glenn, her story really comforted me when i was first diagnosed. she is truly inspirational and we should all follow her exemplary attitude towards this monster! i hope she can help you like she did me.

      i realize you are trying to muddle your way through all this but please know that when i read sherri’s article on monday night; i had just gotten off an airplane from nyc where i signed up for another pd trial that very morning spending more than 4 hours being examined and prodded yet again. all of us are preparing the way for all of the newly diagnosed (you!)

      in addition to participating in clinical trials, i also contribute to mjfox (88% of your dollar goes to research) and
      http://shakeitup.org.au (100% )

      let’s all do our part in finding/funding that cure!

  2. Mary Lane says:

    as always, thank you for a great if not poignantly sad article about pd.

    Glenn and Ian, please realize you are both fortunate (i know that’s ironic) to be diagnosed at a time when the cure for pd has never been so promising. The US, Japan, Britain and Sweden are all preparing to launch stem cell human trials sometime this year! you have to keep your spirits up and do not forget to move, move, move! i was diagnosed 6 yrs ago and have gone on the roller coaster pd ride but because of my faith in God, i can honestly say the ride has mostly been smooth. i sincerely pray and hope the cure – when it comes – will be for all of us especially for all those who have endured the pain and suffering for a long time. once again a reminder to myself and to all of PWP (people with parkinsons) let us keep our hopes high and let’s keep on moving!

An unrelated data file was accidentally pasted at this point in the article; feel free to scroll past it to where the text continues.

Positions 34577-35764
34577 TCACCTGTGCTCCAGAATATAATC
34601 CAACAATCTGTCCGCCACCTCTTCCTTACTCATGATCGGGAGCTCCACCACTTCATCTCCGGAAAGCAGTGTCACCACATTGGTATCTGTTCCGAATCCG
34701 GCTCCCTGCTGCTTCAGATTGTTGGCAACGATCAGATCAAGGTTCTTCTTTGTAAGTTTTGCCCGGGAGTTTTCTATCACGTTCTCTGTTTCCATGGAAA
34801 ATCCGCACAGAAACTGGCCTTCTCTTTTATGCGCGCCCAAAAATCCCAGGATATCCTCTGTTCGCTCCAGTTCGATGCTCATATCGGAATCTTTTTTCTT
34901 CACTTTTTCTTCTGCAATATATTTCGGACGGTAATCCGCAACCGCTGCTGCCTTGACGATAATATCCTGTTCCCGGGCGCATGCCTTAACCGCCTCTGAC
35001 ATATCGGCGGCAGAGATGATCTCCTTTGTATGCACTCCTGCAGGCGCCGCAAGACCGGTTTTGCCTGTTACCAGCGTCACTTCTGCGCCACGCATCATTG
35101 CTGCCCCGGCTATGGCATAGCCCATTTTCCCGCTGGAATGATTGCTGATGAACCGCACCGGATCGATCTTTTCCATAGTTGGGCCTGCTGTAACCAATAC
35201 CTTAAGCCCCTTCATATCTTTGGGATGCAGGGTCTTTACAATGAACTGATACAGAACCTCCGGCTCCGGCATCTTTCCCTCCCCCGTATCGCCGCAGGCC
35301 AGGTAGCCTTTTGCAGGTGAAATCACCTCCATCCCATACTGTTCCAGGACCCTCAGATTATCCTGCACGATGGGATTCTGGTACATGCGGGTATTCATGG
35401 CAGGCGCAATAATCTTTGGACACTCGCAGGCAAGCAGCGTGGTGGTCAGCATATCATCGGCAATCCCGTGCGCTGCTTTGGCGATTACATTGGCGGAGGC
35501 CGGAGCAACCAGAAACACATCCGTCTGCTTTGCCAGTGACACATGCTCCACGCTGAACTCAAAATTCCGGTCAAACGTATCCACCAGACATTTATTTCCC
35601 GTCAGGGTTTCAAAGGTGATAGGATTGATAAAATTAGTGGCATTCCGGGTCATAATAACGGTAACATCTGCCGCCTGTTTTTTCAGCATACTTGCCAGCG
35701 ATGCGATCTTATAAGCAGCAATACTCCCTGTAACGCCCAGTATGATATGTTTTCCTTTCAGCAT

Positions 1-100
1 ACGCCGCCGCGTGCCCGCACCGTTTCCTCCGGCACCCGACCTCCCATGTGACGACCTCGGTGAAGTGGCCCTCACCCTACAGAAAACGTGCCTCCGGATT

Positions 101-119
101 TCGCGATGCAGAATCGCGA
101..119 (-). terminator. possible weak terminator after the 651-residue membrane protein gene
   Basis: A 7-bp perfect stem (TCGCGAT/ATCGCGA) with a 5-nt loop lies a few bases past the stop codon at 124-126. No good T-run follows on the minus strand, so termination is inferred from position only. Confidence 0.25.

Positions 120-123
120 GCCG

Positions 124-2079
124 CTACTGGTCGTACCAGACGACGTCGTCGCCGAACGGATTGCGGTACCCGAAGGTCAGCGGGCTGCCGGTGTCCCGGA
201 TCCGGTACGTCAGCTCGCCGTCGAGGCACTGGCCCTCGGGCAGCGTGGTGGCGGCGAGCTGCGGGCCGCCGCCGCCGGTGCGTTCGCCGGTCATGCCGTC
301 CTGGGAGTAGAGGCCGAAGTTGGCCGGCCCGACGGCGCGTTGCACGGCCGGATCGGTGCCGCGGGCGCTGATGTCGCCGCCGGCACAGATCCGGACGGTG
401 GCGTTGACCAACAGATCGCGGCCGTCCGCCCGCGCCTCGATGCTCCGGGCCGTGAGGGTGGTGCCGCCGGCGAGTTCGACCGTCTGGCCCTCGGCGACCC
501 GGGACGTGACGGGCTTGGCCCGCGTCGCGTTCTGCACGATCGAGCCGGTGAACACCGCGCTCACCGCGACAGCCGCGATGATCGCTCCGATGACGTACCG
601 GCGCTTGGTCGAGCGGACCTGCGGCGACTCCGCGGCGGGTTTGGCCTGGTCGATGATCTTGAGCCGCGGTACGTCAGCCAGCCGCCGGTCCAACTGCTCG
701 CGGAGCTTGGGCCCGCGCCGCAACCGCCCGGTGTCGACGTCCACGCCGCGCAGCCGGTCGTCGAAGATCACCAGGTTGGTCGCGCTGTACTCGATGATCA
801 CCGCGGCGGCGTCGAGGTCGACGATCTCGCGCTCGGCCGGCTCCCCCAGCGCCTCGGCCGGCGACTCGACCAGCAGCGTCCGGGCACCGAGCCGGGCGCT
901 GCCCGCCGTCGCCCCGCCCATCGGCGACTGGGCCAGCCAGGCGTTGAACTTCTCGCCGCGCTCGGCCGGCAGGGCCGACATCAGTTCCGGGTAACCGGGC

• Great comments. Thanks, Mirabelle. Keep moving, yes, and looking up! I‘ve been on this roller coaster for over 20 years. It can be full of twists and turns but there is hope. Always, there is hope!

  3. Cheri says:

    Keep kicking your own butt to move it, move it! When you don’t want to, kick it again. You’ll be a better person and have a sense of pride. Never endulge in pity and don’t participate in negative,
    “woe to us all” websites. You are a mean machine able to kick PD’s ass.

  4. Glenn Mamary says:

    MaryLane – would you be able to post some links regarding these stem cell procedures? I’m very interested in reading about them.

    Sherri, I sent you an email.

  5. Peter Gamble says:

    This may not be a very popular comment but I’m fed up with the negativity from the PD community. I’m not referring to the people who have commented previously, but the researchers etc.

    When was the:

    1. Last PD drug introduced to the market.
    2. Last time that an article didn’t finish with “but more research/testing is needed”. The decision to take medication should be the sufferers not the doctors. There are dozens of drugs on the market, that have been licensed for use by humans with other diseases. A quick check to make sure that they dont conflict with other drugs and, if no side effects, get them out there.

    I’d be quite prepared to take my chances of something untoward happening, even if it ended up furthering research.